Over all, I like this board a lot (for its application). The fact that TOA designed interchangeability between the RX-208, RX-212 and RX-216 is apparent with the almost modular design, which is close enough to be annoying that it's housed within a monolithic control surface. On the other hand, had they gone the extra mile and built the enclosure to be modular, mine probably would have long ago stopped working and fell to pieces.

Sunday, February 20, 2011

Built several balanced XLR cables yesterday using some Molex power supply cables I had plucked some years ago from the trash (E-Waste bin is the preferred nomenclature these days).

Cable was originally purposed for power feed to rugged computers, the sort mounted on a forklifts, etc. Three conductor 20ga in a woven shield. I've seen tighter weaves but I've also seen worse, the ~ eight foot lengths don't seem to pick up hum so far, but my testing has been cut short by some equipment malfunction.

Next up...

Saturday, February 19, 2011

The Autogram AC-8 is well on its way to being up and running.

My intent is to situate the AC-8 as master summing console in the studio, freeing up the other desks for branch/sub-mixes or abuse, depending on unit and project. This was a weak attempt at trying to induce some sort of saturation, I don't think I got anywhere near the headroom threshold. The Program/Audition outputs offer support of two independent stereo pairs.

Here's the input/output connectivity block. The good people at Autogram have uploaded user manuals for this era of gear here: this goes a very long way in clearing up what is what. Pictured is channel 3A input (red wire) and Program output.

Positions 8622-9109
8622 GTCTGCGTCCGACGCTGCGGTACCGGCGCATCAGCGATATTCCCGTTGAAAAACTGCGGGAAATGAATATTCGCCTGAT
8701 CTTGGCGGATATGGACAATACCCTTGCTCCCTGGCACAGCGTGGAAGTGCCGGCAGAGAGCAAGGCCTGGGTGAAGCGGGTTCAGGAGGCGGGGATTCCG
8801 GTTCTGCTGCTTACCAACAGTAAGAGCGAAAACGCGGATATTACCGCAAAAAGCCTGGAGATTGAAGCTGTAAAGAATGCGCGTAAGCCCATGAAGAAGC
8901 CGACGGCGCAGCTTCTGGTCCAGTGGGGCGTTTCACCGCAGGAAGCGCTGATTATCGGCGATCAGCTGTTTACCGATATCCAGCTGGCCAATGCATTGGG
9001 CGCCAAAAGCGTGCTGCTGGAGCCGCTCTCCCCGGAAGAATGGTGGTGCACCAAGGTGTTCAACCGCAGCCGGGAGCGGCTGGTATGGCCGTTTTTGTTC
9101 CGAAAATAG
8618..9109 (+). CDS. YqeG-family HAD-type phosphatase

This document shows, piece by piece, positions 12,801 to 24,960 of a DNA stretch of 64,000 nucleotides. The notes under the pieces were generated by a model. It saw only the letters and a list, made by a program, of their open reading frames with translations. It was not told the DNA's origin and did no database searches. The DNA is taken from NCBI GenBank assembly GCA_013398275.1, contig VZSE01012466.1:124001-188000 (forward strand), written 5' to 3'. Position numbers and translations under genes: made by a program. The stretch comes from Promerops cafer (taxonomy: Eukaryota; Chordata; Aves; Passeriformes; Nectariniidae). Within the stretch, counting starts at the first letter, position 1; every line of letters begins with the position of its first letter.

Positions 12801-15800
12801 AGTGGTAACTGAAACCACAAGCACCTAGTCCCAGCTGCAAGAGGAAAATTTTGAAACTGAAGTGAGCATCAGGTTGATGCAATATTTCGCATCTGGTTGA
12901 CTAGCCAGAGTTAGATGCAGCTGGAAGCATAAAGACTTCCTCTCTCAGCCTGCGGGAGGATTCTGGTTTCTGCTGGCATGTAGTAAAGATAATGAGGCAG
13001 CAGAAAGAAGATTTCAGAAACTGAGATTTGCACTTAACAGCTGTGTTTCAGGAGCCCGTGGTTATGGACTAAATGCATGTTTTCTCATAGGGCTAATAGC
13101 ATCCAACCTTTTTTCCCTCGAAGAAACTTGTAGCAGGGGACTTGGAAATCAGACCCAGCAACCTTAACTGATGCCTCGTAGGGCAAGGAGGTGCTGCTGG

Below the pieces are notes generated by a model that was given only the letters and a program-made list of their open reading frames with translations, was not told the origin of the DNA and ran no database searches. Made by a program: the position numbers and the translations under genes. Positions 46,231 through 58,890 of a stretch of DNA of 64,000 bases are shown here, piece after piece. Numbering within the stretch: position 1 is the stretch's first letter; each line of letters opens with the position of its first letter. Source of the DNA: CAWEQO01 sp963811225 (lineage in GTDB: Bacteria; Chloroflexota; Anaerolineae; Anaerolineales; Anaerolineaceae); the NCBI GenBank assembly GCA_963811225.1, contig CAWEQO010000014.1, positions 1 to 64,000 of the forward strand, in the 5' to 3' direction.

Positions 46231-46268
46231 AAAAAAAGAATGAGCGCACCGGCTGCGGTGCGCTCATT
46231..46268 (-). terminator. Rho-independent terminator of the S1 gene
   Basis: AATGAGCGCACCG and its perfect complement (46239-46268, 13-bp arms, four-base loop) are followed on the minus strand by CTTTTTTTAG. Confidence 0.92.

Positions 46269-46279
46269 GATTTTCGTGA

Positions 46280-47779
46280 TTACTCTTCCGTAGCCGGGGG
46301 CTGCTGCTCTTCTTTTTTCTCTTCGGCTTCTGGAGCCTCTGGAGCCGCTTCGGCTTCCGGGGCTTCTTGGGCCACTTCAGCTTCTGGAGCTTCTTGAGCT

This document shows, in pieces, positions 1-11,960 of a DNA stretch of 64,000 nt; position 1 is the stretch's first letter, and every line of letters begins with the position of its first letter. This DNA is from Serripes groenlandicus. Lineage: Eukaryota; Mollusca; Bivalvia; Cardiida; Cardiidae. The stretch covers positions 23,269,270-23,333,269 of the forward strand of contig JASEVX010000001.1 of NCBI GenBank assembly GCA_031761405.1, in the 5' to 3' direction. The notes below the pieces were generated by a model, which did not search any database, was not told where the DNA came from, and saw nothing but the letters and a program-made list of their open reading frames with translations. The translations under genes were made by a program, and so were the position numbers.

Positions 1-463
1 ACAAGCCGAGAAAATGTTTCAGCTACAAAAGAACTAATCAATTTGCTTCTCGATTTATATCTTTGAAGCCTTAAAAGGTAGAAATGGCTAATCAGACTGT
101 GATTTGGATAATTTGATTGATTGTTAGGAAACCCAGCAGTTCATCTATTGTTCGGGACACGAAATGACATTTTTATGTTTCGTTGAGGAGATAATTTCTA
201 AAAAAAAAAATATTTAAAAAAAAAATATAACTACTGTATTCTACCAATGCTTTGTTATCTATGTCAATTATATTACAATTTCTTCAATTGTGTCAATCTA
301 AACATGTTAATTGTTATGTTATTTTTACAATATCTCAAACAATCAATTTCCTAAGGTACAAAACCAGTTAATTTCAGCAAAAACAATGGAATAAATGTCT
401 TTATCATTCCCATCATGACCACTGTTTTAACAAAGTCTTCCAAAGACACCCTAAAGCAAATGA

I've pulled all the active stages per channel out (slotting those into the AC-6) and populated all the stereo channels with 1:1 600 ohm interstage transformers. I believe this means that the functional block above is the only active electronics each channel passes through.

Schematic for the MXA-1 mix summing stage is above and the LA-1 line amplifier stage is below.

These stages share PCB artwork, clearly there are only minor differences between the two. Since I have the luxury of having a complete quartet of spares (sitting in the AC-6) I'm thinking about rebuilding these stages, upgrading components where I can and eliminating redundant or unnecessary parts (the caps on input/output for example). As it stands now though, the desk is super quiet and full sounding and justifies the 38 by 20 inch footprint it consumes.

Thursday, February 17, 2011

February is turning into a bad month for progress on the repair/build front.

When I first secured this blog (sometime in 2006) my intent was to review some of the repurposed equipment I use. I shot that idea down, so as to avoid tempting the rarity index from pushing these devices into a price bracket beyond my means. ((I realize that notion hinges on enough people actually giving a shit about what I do, but I feel it's a forgivable cautious motivation none the less)) So, this page lay dormant for a while until the repair log theme surfaced; meanwhile it would seem as if holding my enthusiasm at bay did nothing to ward off the upward creep in value of these units I enjoy working with.

I'm still a bit wary, though as tooling (slowly) progresses to the point at which scratch manufacturing of these systems is possible, I foresee a more forthcoming flow of information. Free information is what divides us from the animals.

There also remains the notion of trade secret, espoused by the protective artist. That with knowledge of the ingredients, one's edge or advantage is lost. I've more or less crawled beyond that juvenile framework upon which so many have hung a delusional veneer of originality to conceal the regurgitated processes within. In short, different people produce different compositions when seated at a given set-up, assuming of course that said set-up has the inherent potential to overstep the ruts carved by one trick ponies.

Naturally, I mean none of my marginally vitriolic language above to be focused on any one individual or group, why give such individuals weight with which to work? No, universal truths should be shared by all, equally. The balance of beneficial and detrimental facts being an oft times ugly meter of the position of things. Reality, if you prefer..

Monday, February 07, 2011

I think my picture to words ratio is tilted toward STFU today.

Wheatstone/Audioarts A32 broadcast console, an over all angle. Minimal clutter lending weight to the 100mm sliders, the wood is a nice touch too (though appears somewhat tainted by greasy DJs).
Modules from left to right: 4x MM-20, 12x SL-20, 2x blank, LS-6, blank, SC-20. CR-20 & OM-20.